Revelation 4:3. The sources of the general conception lie far back in passages like Isaiah 6:1 f., Ezekiel 1:26 f., Daniel 7:9 f., Enoch xxxix., xl., xlvi., mediated by rabbinical interpretations. But it should be noted that in the palace-temple of Hatra, the Parthian capital, one well-known frieze contained a row of figures including the griffin, the eagle, the human face, the head of an ox, and an emblem on the cornice apparently representing the sun. With a sublime restraint, the author leaves the royal presence undefined, though he is more definite and explicit on the whole than (say) Ezekiel. The latter’s advance in this respect upon his predecessors was explained by the rabbis (cf. Streane’s Chagiga, p. 73) as a needful counteractive to the Jewish belief that visions were impossible outside Canaan, and as a help to men of the captivity who needed “special details to support them in their trials” (cf. above, Revelation 1:9 f.). The , a flesh-coloures, semi-transparent, often golden or ruddy gem, answers to our red jasper or cornelian, so-called perhaps from Sardis, whence the stone was originally exported, , adj. only here with two terminations. “The striking simile . . . . . . recalls the portrait statues of Roman emperors and others, in which the raiment is worked out in hard-coloures stones—a fashion introduced in the last years of the republic from Ptolemaic Egypt” (Myres, E. Bi., 4812).— . The nimbus or halo round the throne is green, . (cf. Deissm. 267) being malachite or more probably an emerald (Revelation 21:19), to which the ancients attributed a talismanic power of warding off evil spirits. “Thou hast made heaven and earth bright with thy rays of pure emerald light” (hymn to Ra, E. B. D. 8). The. rabbis (Chagiga, 16 a) discouraged any study of the rainbow, as it symbolised the glory of God. As the symbol of God’s covenant, it may be here a foil to the forbidding awe of Revelation 4:5a (which develops 3 a, as 5 b develops 3b–4); “Deus in judiciis semper meminit foederis sui” (Grotius.) But, like the parabolic details of Jesus, these traits are mainly descriptive. The association of jasper, sardius, and emerald is a genuinely Hellenic touch: cf. Phaedo, 110, where Plato describes the real earth under the heavens of paradise as a place where in perfection lie such things as exist here but in fragmentary beauty—for example, the pebbles esteemed here, . Flinders Petrie, taking . as rock-crystal, argues that the rainbow here is of the prismatic colour which a hexagonal prism of that colourless stone would throw (Hastings, D. B. iv. 620).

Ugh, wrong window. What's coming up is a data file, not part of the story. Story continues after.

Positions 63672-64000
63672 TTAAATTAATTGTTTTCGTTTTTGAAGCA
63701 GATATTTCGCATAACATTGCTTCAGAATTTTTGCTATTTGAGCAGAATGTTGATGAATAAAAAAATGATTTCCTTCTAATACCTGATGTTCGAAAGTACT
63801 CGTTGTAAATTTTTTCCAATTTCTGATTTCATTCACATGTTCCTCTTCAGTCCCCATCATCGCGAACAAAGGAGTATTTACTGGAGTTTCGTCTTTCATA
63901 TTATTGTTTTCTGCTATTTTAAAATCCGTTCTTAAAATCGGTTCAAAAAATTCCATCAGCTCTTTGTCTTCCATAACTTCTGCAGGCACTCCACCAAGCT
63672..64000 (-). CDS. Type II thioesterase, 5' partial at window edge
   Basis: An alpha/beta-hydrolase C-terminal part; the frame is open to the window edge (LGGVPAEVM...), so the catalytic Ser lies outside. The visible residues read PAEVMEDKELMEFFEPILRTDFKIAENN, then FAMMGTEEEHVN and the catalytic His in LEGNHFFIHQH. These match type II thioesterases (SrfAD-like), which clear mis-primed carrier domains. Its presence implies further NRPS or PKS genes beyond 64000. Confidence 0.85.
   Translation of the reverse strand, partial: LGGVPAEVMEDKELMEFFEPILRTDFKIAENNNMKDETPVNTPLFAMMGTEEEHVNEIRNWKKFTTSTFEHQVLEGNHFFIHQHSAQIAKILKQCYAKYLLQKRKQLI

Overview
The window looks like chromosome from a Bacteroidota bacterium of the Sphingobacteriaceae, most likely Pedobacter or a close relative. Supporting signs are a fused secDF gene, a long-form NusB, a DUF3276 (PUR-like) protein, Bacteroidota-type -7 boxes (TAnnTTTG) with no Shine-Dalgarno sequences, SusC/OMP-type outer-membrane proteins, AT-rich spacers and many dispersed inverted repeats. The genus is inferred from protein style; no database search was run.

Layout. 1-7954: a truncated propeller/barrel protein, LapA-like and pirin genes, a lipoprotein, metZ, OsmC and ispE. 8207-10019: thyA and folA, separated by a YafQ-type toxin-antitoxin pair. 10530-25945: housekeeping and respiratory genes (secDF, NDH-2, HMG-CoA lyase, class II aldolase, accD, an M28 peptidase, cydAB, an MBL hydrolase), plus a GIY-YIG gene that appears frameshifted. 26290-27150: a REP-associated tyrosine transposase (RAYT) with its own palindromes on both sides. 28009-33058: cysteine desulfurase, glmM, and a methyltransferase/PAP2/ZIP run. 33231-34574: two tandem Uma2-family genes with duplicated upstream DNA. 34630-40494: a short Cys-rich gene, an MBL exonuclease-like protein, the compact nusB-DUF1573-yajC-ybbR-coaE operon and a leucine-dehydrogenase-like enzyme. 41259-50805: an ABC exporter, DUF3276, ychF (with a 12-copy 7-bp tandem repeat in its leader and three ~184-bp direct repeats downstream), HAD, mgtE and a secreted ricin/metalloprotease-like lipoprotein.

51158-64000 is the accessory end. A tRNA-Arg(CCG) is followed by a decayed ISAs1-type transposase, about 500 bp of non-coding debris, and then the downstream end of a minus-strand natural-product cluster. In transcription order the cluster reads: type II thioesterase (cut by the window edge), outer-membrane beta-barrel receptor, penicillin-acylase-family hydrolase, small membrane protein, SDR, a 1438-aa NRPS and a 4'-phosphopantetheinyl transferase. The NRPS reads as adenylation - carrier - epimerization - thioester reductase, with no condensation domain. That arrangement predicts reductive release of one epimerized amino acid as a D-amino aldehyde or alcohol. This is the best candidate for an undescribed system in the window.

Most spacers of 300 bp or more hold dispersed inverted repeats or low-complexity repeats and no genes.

Revelation 4:4. This verse breaks the continuous description of 3 and 5; it is evidently an original touch of the writer introduced into the more or less traditional scenery of the eternal court where “all the sanctities of heaven stood thick as stars” (cf.Revelation 5:11). The conception of twenty-four royally (Revelation 1:6) enthroned as divine assessors, with all the insignia of state, reaches back in part to a post-exilic apocalypse (Isaiah 24:23, ), in part to the historic gerousia. But their attire (golden crowns, white robes) and functions are royal rather than judicial or sacerdotal. They are heavenly beings, angelic figures corresponding to the of Colossians 1:16 (cf.Isaiah 63:9 ). The significance of the doubled 12 has been found in the twelve patriarchs or tribes + the twelve apostles (Andr., Areth., Vict., Alford, Weiss, etc.), in Jewish and Gentile Christianity (Bleek, de Wette, Weizsäcker, Swete), or in the twenty-four classes of the post-exilic priests with their “elders” (Schürer, H. J. P. i. 216 f., so from Vitringa to Ewald, Hilg., Renan, Spitta, Wellh., Erbes, Briggs). But the notion of the church as a fusion or combination of the old and the new covenants is alien to primitive Christianity, and the “elders’ are not the ideal or celestial representatives of the church at all. They pertain to the heavenly court, as in the traditional mise-en-scène of the later Judaism, which had appropriated this and other imaginative suggestions of the heavenly court (Schrader,3 pp. 454 f.), or, judicial council from the Babylonian, astro-theology, where were ranged four-and-twenty stars, half to the north, and half to the south, of which the visible are reckoned as belonging to the living, the invisible to the dead, (Diod. Sic. 2:31, quoted by Gunkel in S. C. 302–308, who rightly finds in the same soil roots of other symbols in this passage, such as the four and the seven ). In Slav. En. iv. 1. immediately after “the very great sea” in the first heaven is mentioned (cf.Revelation 4:6), Enoch is shown “the elders and the rulers of the orders of the stars;” so in Judicium Petri, , twelve on the right hand of God and twelve on the left, as in Acta Perpet. The twenty-four star-deities of the Babylonian heaven had thus become adoring and subordinate angelic beings (cf. , Revelation 4:11) in the apocalyptic world of the later Judaism, and our author retains this Oriental trait, together with the seven torches, the halo, etc., in order to body forth poetically his conception of the divine majesty (so, after Gunkel, Jeremias, and Bousset, Bruston, J. Weiss, Scott, Forbes, Porter). A partial anticipation of this feature, as well as of some others, in the Apocalypse occurs not only in the “sacred council” of Doushara, the Nabatean deity (cf. Cook’s North Semit. Inscr., pp. 221 f., 443 f.), but in Egyptian mythology, as, e.g., in the following inscription from the tomb of Unas (5th dynasty, 3500 B.C.) “His place is at the side of God, in the most holy place; he himself becomes divine (neter), and an angel of God; he himself is triumphant. He sits on the great throne by the side of God [Revelation 3:21]. He is clothed with the finest raiment of those who sit on the throne of living right and truth. He hungers not, nor thirsts, nor is sad, for he eats daily the bread of Ra, and drinks what He drinks daily, and his bread also is that which is spoken of by Seb, and that which comes forth from the mouth of the gods [Revelation 7:16-17; Revelation 21:4]. Not only does he eat and drink of their food, but he wears the apparel they wear—the white linen and sandals, and he is clothed in white ’ and these great and never-failing gods give unto him of the Tree of Life [Revelation 2:7] of which they themselves do eat, that he likewise may live.”